I just got a new pc that comes with an empty 250GB 3G SATA Non-Hot Plug 7,200rpm HDD. I decided to install Debian 6 from a USB, I chose the partition to be Guided - use entire disk and set up encrypted LVM, however, so far is taking about 9 hours and is at 93% (erasing), the progress bar is moving, but really slowly.

Is this normal? or could it be some hardware issues?



This is not a hardware issue or a bug.

The reason that it is taking so long is that it is doing a secure wipe of the entire hard disk by filling it with random data. The reason that this is being done, from a security standpoint is that it prevents attackers from being able to determine which parts of the disk actually contain your encrypted data, and which contain nothing (because well-encrypted data should be indistinguishable from random data). Unfortunately, security isn't always convenient and this takes an extremely long time (it can take more than 24 hours on larger disks).

However, if you don't care about wiping the disk, then you can select the (poorly labeled) "cancel" button, which will not cancel the installation, but will just cancel the wiping step, and continue on setting up your encrypted volume, albeit possibly at the expense of security.

  • 1
    However, in my opinion it is a (usability) bug that the installer doesn't warn people before this process begins that "Hey, did you know you might be sitting here for 20+ hours waiting for this next step to finish?" ... It's also a usability bug that the button to skip the step is called "Cancel" (it should say "Skip this step" instead). – J. Taylor Sep 17 '14 at 5:19
  • The accepted answer on this thread explains the reasoning for this process in much more detail: security.stackexchange.com/questions/26594/… – J. Taylor Sep 17 '14 at 6:56
  • Please mark this answer accepted and save some time for the next person to come here.. Debian 7 and still the case.. – amyassin Mar 29 '15 at 16:22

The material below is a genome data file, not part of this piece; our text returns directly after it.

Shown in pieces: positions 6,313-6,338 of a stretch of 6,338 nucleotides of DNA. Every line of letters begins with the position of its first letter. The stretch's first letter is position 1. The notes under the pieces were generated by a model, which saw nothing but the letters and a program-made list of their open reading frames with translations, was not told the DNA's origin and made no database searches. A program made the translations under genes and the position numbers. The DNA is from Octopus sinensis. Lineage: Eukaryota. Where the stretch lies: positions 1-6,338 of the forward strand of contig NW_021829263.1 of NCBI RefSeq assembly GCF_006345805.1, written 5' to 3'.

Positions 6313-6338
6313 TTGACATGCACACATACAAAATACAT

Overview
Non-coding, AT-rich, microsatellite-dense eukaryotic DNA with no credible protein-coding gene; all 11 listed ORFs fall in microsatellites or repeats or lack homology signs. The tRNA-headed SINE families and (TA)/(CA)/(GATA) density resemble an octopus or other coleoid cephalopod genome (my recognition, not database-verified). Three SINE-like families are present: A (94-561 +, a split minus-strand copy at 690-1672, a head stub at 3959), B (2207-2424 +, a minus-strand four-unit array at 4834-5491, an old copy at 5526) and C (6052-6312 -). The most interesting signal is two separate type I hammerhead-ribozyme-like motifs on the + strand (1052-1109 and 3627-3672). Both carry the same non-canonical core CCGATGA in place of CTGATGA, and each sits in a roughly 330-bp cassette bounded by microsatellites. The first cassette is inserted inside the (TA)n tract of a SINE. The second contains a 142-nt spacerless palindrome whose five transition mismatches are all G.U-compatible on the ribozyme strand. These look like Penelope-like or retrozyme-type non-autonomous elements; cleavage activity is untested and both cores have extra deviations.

Possibly. If I recall correctly, debian copies debug output to console #2 or #3. Hit control-alt-F2 (or F3) to drop out of graphics mode and see if there's any error messages cropping up.

I agree, though - nine hours sounds wrong.

  • I tried opening a new console (#2, #3), however, all I get is a clean console ready to use debian# – Mike Sullivan Jun 7 '11 at 12:49
  • Go through #1 through #4; one of them should be the debug output. – Shadur Jun 7 '11 at 13:26

I assume this is also true for Debian 6 (I haven't confirmed it), but by default Debian 5 will do a cryptographically secure erase when setting up an encrypted partition. This takes a long time, and might account for your 9 hour install.

If you partition manually, you can tell it to skip that step and it will finish much faster, with the the caveat that there may be remnants of the old data still in the unused areas of the disk.


Though this might seem like necroposting it is still quite relevant and a problem I ran in to myself recently with the current stable release of Debian. My 1 terabyte drive took a day and a half to wipe.

In Debian 7 (Wheezy) when setup says it is "erasing the disk" - the part that takes so long - you can safely hit cancel to proceed to the next step which is selecting your password. Other "cancel buttons" in the Debian setup process typically cancel the entire installation, but not this one. I have not tested this on any versions other than Wheezy.

NOTE: this of course means that you are skipping the step that writes random data over the disk, and defeating the security that provides. Frankly, if you are not concerned about the privacy of that data then by all means just cancel the wipe. S.


I can confirm this on Debian 7. I have a 500GB HDD and it took 3 hours for just approx. 13% of the full capacity. When something like this happens my advice is to ask yourself "Do I really need an encrypted LVM?". If you have some important data that you want to preserve from unwanted access, you can encrypt the data separately.

Also note that CPU and type of storage are very important here. My computer is pretty old hence encrypting things takes longer than on a modern machine.

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